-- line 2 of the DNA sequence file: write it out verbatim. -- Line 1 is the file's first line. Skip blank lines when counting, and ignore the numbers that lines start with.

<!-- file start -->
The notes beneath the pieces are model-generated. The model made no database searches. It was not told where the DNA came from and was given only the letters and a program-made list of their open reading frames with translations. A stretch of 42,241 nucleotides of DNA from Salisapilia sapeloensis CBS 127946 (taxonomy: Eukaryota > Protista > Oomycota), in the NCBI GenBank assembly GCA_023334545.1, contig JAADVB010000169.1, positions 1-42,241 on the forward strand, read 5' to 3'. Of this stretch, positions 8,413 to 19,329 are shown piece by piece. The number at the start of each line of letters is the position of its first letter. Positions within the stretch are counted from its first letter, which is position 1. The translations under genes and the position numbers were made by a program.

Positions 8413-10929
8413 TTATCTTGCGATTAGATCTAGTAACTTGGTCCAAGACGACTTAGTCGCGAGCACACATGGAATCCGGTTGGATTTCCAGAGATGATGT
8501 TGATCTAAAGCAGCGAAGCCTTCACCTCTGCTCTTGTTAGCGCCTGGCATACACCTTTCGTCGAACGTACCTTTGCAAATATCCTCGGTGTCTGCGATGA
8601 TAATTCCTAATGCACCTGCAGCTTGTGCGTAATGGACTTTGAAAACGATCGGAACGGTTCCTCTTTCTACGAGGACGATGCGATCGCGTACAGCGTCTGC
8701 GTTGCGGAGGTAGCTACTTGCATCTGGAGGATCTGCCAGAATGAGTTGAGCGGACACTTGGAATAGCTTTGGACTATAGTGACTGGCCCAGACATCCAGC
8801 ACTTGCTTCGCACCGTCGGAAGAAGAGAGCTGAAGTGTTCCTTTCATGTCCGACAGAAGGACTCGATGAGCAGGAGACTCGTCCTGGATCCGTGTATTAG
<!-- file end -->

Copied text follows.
Positions 8413-10929